Back in the bedroom, Esme was prancing around, tail puffed out, ready for praise. HT continued to stare underneath the bed.


I see something! I’m on it! I’ve got this!

We’d hoped this was the end of it, but a couple of days later, Esme once again bounded into our bedroom with a tiny grey creature in her mouth: a baby, this time. Seems her first capture had been Mama Mouse, and her eviction had left the babies orphaned and alone.


we love you, Mama! hurry back to us!

Esme, keen hunter that she is, felt no remorse.


mmmm! Your Mama was DELICIOUS!

Don and I tried to locate the nest. We could hear chirping when we stood in the basement, but wherever the babies were, we couldn’t reach them. Esme, though, was focused. She was relentless.


Intense kitty is intense.

Since the initial capture, there have been several others. One she brought back to the bedroom, another to the top of the water heater. Neither of these had a reasonable prognosis of recovery. The baby she brought into my office seemed undamaged, but there was a trace of blood on the cardboard, and it was cold and rainy when I released it outside. It might have been kinder to smash it under my heel, but... I couldn’t. Can’t. Just... no. Then tonight Esme pranced about with a wee, dark grey baby in her mouth. I praised my one-eyed kitty for her hunting prowess even as I took the tiny body from her, picked it up by the tail and threw it into the woods. And then I burst into tears, because I am a bleeding heart idiot. When I came back in, Esme snuggled her head beneath my chin, purring and proud and doing her best, as she always does, to cheer me up when I am sad.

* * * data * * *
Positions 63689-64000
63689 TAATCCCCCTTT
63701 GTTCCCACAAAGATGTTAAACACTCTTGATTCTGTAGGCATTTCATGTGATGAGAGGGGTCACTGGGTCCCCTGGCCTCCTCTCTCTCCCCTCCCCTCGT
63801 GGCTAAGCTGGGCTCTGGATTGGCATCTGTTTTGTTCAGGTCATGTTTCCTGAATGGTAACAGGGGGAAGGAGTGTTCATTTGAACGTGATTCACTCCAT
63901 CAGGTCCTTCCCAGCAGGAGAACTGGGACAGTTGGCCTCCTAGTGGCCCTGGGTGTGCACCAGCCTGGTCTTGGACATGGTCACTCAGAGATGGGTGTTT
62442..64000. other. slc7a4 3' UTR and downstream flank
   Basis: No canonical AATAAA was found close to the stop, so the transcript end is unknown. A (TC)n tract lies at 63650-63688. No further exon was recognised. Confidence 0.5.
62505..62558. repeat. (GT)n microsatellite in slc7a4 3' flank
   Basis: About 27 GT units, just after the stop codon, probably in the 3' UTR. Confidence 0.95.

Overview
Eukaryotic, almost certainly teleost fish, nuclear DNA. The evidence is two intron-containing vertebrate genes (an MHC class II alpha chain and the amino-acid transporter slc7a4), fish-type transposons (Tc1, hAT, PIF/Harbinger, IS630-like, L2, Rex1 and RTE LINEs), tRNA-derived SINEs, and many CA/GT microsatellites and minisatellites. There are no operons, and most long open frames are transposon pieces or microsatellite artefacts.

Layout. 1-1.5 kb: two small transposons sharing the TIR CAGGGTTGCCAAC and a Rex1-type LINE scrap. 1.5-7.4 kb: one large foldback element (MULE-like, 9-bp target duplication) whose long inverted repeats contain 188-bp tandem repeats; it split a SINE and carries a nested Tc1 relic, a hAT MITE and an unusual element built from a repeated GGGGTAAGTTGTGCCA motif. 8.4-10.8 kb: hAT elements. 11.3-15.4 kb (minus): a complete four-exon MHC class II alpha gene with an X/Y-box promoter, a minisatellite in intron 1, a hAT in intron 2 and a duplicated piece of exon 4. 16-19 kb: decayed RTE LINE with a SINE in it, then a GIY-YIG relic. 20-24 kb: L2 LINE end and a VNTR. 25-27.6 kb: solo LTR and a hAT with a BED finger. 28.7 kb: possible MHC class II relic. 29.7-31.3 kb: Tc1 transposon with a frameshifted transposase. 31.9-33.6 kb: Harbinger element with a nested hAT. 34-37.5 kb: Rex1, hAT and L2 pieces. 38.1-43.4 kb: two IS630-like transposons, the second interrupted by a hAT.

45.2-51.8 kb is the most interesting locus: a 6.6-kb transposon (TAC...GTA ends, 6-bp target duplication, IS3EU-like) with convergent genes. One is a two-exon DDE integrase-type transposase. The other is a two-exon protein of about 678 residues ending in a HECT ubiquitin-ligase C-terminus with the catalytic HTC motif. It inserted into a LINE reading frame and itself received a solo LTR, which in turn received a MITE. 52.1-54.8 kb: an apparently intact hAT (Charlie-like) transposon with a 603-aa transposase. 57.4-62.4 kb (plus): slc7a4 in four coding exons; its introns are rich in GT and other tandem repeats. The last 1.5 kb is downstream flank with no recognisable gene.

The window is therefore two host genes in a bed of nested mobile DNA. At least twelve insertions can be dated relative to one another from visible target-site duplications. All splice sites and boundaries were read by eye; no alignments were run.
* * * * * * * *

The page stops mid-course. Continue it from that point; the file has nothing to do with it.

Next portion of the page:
I know mice are vermin, and I really do NOT want them living in my house, but it breaks my heart a bit each time I have to dispatch one that is dead or - worse yet - dying. It doesn’t help that as I was looking for images to include in this post, I chanced upon some lovely NIMH art .


Mrs. Frisby gathers food for her children.... only in my world she’s NEVER GOING TO RETURN

Guh. I can't even begin to grasp how I'm going to deal with the looming squirrel troubles.